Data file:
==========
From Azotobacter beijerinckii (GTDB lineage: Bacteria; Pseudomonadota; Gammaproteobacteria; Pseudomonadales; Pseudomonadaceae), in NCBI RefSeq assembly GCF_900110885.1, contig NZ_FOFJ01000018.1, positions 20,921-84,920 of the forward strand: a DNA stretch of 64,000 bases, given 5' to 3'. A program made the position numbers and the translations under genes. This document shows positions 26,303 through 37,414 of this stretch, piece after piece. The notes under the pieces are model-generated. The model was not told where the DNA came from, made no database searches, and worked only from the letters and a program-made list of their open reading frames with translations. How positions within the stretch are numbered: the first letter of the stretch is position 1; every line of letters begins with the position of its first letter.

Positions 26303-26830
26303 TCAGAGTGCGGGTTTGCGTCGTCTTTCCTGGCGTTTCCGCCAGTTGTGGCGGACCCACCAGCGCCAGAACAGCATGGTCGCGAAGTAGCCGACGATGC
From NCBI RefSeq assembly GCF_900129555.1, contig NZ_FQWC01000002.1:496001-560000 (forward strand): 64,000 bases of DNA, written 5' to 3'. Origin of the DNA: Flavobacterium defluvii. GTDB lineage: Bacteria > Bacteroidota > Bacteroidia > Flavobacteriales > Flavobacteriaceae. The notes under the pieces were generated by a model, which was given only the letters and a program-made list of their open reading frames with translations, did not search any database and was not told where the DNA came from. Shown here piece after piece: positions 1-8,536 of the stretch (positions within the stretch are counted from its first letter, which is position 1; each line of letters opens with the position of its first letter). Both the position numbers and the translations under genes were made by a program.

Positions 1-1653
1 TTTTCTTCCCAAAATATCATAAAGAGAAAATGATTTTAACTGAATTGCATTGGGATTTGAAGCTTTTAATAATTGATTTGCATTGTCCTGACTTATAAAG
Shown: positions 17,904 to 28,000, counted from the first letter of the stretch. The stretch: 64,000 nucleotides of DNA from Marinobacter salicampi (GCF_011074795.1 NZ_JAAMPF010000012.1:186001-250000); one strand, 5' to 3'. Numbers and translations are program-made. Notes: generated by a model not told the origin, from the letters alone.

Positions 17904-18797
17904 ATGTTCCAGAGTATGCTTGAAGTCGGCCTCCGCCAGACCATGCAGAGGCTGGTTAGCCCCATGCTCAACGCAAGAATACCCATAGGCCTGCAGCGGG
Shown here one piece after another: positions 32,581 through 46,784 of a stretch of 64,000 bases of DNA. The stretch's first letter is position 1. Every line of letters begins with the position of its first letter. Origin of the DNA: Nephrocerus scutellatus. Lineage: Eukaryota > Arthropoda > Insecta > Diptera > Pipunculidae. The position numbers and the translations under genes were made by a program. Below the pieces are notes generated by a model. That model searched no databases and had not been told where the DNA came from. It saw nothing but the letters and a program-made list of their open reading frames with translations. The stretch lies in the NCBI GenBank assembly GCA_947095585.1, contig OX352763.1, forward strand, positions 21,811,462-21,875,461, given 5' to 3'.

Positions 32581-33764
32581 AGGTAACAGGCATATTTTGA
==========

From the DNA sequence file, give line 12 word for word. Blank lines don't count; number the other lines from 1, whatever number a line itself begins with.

32581 AGGTAACAGGCATATTTTGA